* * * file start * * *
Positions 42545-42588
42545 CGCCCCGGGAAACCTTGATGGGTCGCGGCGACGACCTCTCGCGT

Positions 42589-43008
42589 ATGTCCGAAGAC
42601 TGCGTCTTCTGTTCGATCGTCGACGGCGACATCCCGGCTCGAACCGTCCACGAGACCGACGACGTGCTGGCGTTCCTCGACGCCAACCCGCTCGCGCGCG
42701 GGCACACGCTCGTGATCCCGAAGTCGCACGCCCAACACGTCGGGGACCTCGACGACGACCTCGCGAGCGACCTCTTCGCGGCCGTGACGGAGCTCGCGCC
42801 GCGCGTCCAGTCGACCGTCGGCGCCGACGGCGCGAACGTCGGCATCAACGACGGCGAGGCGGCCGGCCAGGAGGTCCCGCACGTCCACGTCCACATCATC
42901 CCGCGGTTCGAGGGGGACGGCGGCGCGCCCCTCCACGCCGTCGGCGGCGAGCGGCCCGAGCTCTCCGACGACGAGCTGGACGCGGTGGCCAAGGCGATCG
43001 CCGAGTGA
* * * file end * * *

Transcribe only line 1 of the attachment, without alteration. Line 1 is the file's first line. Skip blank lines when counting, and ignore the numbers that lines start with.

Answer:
Positions 42545-42588